Poor hand: strife within Congress
The Congress, given its waning political fortunes, could do with a pep talk. Sonia Gandhi, the interim party president, chose the occasion of the party’s foundation day to help revive the flagging morale of the Congress rank and file, urging party workers to defend the edifice of democracy and the spirit of constitutionalism both of which, Ms Gandhi said, are experiencing considerable duress under the present regime. Ms Gandhi’s concerns about this regression cannot be denied. Neither can the Congress’s courageous role in the freedom movement be effaced. A collective pledge to revive India’s fabric of inclusion on the part of the principal Opposition party is an honourable goal. But what Ms Gandhi chose to ignore in her speech is the absence of another kind of commitment: that of the Congressmen towards the party. Even the highest echelons of the Congress, it can be argued, are not immune to this inertia. Rahul Gandhi was conspicuous by his absence during the foundation day celebration. To be fair to Mr Gandhi, his record of attendance has never inspired confidence. He was on vacation when the Congress was fighting the elections in Bihar. His absence was also noted during the passage of the contentious farm bills. Then there is the perpetual dithering over resuming command of the party. This hide-and-seek routine has made it easier for Mr Gandhi’s detractors within and outside the Congress to allege that he is neither consistent nor committed when it comes to critical issues.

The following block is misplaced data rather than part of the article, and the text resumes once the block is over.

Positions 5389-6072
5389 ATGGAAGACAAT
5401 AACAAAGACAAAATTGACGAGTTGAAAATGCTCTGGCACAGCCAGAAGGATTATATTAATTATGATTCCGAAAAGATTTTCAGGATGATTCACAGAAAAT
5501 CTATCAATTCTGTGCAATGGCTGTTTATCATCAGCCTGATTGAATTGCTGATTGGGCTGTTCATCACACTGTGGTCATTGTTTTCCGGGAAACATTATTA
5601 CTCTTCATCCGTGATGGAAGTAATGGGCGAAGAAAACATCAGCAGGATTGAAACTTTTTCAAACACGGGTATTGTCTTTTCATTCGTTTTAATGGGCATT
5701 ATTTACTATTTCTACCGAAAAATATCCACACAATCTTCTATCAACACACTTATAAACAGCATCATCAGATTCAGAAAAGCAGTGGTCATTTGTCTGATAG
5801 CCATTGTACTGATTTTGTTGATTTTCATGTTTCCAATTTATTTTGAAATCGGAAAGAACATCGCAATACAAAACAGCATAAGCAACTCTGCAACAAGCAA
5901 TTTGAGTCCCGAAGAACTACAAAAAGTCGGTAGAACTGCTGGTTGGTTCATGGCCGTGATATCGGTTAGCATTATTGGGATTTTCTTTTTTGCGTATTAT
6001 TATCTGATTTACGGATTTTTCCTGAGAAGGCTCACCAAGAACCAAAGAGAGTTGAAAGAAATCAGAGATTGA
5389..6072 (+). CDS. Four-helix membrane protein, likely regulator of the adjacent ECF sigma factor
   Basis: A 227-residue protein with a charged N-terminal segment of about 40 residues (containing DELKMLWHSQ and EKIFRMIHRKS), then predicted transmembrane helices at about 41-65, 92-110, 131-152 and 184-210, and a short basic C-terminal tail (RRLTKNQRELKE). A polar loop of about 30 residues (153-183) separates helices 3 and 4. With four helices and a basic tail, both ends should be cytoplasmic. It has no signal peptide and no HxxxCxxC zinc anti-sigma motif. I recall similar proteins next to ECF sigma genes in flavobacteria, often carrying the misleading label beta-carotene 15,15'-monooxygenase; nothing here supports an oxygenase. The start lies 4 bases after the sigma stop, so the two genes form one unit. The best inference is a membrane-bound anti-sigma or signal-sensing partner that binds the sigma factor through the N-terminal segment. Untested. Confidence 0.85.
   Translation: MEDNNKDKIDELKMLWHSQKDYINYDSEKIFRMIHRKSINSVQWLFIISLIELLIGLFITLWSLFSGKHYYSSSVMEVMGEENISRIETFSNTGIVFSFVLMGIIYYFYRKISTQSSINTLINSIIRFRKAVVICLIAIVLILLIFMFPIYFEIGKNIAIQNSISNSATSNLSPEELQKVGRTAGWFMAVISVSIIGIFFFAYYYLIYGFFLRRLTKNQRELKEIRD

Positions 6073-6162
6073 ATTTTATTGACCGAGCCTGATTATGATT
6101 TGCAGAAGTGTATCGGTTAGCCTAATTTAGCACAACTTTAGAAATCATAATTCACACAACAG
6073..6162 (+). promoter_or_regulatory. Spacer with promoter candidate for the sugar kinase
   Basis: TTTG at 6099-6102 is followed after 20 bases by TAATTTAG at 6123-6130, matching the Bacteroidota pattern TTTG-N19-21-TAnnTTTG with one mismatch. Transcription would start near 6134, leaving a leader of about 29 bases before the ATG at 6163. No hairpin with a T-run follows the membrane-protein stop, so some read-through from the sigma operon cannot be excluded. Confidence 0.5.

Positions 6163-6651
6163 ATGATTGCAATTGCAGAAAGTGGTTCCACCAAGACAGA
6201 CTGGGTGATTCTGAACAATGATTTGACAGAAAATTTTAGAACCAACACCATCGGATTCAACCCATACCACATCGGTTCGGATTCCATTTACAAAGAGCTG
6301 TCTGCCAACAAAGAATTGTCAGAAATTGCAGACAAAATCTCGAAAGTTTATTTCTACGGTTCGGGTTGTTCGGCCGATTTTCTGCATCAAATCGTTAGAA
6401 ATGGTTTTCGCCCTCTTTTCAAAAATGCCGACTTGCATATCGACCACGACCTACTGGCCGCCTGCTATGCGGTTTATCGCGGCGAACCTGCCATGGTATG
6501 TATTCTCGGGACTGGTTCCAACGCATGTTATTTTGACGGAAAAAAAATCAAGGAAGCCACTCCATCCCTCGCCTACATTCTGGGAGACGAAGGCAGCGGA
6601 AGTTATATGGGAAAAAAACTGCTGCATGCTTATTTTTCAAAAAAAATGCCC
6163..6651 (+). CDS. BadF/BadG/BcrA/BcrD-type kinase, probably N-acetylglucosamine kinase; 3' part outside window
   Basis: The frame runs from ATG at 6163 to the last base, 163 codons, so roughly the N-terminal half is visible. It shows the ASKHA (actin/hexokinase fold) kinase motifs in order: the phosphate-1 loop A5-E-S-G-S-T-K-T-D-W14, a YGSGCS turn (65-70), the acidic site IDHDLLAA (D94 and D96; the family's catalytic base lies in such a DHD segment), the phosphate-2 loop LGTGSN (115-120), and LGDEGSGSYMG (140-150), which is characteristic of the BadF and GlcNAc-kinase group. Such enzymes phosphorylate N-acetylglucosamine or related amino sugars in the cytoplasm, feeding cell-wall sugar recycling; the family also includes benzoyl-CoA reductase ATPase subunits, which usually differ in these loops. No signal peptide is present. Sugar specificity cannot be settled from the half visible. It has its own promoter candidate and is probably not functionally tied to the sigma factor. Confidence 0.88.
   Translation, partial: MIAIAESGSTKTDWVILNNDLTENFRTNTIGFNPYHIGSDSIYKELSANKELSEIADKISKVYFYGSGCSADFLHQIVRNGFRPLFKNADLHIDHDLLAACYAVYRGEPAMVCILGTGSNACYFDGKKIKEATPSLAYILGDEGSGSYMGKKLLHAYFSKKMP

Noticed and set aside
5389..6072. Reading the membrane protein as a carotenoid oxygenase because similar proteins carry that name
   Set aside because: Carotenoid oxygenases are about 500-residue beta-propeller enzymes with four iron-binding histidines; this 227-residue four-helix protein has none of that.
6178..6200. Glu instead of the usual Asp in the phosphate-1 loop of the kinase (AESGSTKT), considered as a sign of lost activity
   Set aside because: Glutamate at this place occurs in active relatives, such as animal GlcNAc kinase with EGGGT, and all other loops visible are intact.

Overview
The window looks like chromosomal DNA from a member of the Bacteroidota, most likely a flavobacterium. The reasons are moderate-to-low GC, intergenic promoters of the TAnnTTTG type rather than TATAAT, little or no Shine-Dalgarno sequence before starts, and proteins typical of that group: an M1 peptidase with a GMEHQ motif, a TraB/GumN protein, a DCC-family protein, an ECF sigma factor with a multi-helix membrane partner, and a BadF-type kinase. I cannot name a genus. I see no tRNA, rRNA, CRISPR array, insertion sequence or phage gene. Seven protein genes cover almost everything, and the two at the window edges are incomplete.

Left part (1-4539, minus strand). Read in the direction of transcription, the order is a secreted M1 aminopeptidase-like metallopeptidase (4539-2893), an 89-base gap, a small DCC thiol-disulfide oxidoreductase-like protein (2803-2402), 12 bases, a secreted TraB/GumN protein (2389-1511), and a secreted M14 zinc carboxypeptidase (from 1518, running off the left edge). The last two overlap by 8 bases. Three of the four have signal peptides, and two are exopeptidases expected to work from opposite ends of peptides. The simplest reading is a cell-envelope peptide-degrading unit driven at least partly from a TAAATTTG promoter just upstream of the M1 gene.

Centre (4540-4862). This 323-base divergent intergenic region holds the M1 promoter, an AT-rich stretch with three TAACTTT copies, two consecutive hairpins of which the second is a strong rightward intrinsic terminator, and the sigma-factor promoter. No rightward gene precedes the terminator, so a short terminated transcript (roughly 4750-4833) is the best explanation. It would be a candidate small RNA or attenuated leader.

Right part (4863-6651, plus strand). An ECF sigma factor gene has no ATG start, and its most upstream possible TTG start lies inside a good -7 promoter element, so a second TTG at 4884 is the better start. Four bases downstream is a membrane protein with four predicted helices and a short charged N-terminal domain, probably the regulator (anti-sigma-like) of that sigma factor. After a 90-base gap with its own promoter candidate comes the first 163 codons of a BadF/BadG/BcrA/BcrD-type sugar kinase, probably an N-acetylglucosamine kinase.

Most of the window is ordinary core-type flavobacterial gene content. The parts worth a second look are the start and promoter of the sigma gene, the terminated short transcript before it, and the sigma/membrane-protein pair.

The crisis in leadership has serious ramifications not only for the Congress but also for India. A weak central leadership, coupled with the party’s political decline, has made it easier for Congress workers to cross the ideological barrier and embrace the Bharatiya Janata Party. Defections from the bottom and the top have cost the party a number of states in which it was in power. These defections are as much the result of the Congress’s internal schisms as personal ambition triumphing over ideological fidelity. These ugly warts have undermined the Congress’s electoral appeal further, preventing it from mobilizing public opinion on some of the monumental debacles committed by the BJP. An emaciated Congress has not demonstrated the requisite willingness or the energy to battle India’s discernible tilt towards polarization. Ms Gandhi’s clarion call — the fight for a secular, constitutional India — cannot be ignored. But the Congress needs to put its house in order if it hopes to take on this responsibility. The signs of either happening appear to be bleak at the moment.